A shocked mother saw her four-year-old son being snatched away by a woman who was 'high on GBH' at the Royal Albert Hall, a court has heard.
The mother was attending a children's concert at the famous London music venue with her young boy when he was carried away by Charlotte Robbins.
Jurors heard the mother, who cannot be identified for legal reasons, chased the 26-year-old through crowds of people as she tried to get her son back.
She eventually caught up with Robbins, who claimed she had taken drug GHB and possibly smoked crystal meth, a court heard.
Robbins, of Belsize Park, London, is on trial at Southwark Crown Court, accused of child abduction.
She admits picking up the child, but denies attempting to abduct the boy.
Robbins said the incident was a 'mistake' and she thought she was attempting to return the boy to his legal guardian.
The mother was attending a children's concert at the famous London music venue with her young boy when he was carried away by Charlotte Robbins (pictured)
Jury members heard how Robbins claimed she was high on GHB - also known as a liquid ecstasy - at the time of the incident on March 10 last year.
The mother told jurors that as she searched for her son she almost lost him in the crowd.
But she told the court she spotted his distinctive red shoelaces as Robbins carried him away.
She caught up with Robbins and grabbed the woman and her son from behind, shouting for help, jurors heard.
Eventually a man removed the boy from Robbins' grip and returned him to his mother, the court was told.
Giving evidence, the mother said: 'My son was a bit restless, I just took him for a wander around the hall.
'The crowd was growing so I had taken him back to the stairs. I bumped into my daughter and asked where she was going.
'She's quite young. I stopped to find out where she was going. They were going to the bathroom.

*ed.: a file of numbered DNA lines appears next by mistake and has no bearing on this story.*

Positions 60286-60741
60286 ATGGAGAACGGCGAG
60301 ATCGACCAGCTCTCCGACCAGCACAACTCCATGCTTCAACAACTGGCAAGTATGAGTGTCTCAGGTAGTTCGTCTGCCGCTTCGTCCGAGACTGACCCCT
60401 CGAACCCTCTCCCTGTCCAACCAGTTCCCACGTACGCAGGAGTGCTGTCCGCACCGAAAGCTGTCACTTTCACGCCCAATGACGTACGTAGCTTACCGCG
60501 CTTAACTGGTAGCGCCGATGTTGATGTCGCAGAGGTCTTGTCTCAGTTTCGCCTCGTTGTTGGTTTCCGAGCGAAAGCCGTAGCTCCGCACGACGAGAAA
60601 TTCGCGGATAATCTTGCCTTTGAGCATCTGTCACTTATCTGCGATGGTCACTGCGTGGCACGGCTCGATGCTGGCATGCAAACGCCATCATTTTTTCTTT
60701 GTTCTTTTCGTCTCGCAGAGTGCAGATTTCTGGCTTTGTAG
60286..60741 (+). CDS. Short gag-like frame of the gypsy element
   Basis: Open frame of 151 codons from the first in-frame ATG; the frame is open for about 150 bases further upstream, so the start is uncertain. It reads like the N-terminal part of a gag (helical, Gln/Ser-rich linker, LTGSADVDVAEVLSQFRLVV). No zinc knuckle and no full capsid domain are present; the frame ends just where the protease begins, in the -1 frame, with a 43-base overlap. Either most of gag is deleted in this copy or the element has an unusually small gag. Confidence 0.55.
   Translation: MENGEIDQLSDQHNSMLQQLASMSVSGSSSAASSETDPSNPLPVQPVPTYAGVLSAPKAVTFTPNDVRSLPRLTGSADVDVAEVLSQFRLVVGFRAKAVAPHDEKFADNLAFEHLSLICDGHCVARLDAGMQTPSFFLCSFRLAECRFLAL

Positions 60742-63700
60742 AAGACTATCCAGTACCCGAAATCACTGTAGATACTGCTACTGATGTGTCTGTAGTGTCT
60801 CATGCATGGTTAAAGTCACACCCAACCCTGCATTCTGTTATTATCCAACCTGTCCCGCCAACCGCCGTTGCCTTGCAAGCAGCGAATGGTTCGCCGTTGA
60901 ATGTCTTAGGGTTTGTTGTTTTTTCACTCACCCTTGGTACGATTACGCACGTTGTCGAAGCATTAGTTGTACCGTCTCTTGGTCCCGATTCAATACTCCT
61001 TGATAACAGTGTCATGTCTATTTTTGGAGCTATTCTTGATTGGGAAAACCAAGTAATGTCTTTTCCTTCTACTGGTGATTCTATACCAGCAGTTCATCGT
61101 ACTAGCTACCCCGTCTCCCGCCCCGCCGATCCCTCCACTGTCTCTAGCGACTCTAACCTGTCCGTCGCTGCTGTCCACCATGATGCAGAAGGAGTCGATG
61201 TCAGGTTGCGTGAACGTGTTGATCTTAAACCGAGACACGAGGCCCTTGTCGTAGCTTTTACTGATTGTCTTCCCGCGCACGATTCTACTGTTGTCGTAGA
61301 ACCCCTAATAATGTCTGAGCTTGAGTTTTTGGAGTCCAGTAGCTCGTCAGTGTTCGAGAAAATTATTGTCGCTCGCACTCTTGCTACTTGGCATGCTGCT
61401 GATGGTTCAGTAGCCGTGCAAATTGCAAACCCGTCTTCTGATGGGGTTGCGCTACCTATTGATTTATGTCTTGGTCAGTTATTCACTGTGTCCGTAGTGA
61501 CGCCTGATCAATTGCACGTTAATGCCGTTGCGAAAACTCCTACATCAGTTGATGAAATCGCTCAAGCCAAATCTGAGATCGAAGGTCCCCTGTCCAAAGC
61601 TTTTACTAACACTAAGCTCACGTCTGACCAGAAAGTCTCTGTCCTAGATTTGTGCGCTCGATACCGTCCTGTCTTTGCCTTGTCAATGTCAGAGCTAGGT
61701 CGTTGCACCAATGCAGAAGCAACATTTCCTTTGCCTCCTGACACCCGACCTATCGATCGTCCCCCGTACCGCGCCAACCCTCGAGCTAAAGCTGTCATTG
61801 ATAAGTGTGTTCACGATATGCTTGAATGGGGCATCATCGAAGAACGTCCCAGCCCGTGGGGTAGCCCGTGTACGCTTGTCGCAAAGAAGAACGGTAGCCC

'As I bent down she said: "I'm going to the bathroom, come with me mum". Then she said "she's taken him".
The mother told jurors she turned around and could no longer see her son.
She told the court: 'I saw his shoes, with bright red laces on his trainers, going into the auditorium.
'He was struggling as well, he's four, he was held pretty tightly. He was calling for me.
'I could feel him trying to get away, he was struggling to break loose. I wasn't successful, she was holding on, I just couldn't get the arms separated.
'I said "Help she's got my child, help".
'She said something like he's "her child," "custody" and "down there".
The woman told jurors that a stranger then grabbed her son from Robbins' arms and returned him to her.
Robbins claims she made an honest mistake and thought she was returning the child to his legal guardian.
Dominic Hockley, prosecuting, said: 'She accepts that she took the boy who at that stage was a four-year-old child.
'That she took from the lawful control of his mother. That isn't in dispute.
'We say that her actions weren't reasonable, she made no effort at all, at all, to establish the facts before grabbing the child from his mother.'
Mr Hockley added: 'No child, you may think, should be dragged from his mother by a stranger.
'Irrespective of whether she believed he might be, she should not be taking children unsupervised. That's more so in the way in which she did what she did.'
Jury members heard how Robbins claimed she was high on GHB - also known as a liquid ecstasy - at the time of the incident at the Royal Albert Hall (pictured) on March 10 last year
'Even if she was right in what she says was her honest, genuine mistake, what she did was not reasonable in these circumstances.
'Her mistake was not reasonable because we say it came about because of her intoxication.
'Where a mistake results from voluntary intoxication by alcohol or drugs such a mistake cannot be thought of as reasonable.
'There is ample evidence that the defendant was intoxicated.'
Mr Hockley told the court that a member of staff who later spoke to Robbins said she was 'talking as if she was high'.
Another member of staff said she was 'unsteady on their feet,' her speaking was 'slurred' and her 'eyes couldn't focus when speaking,' jurors heard.
'An officer noticed something unusual, he immediately noticed the influence of drugs or drink,' added Mr Hockley.
'She told him that she had taken 'G'.
'In interview she admitted that she had taken G, sometimes known as the date rape drug.
'She didn't think that she smoked crystal meth but she could have.'
Robbins denies taking a child from a person having lawful control at the concert, under the Child Abduction Act 1984.
The trial continues.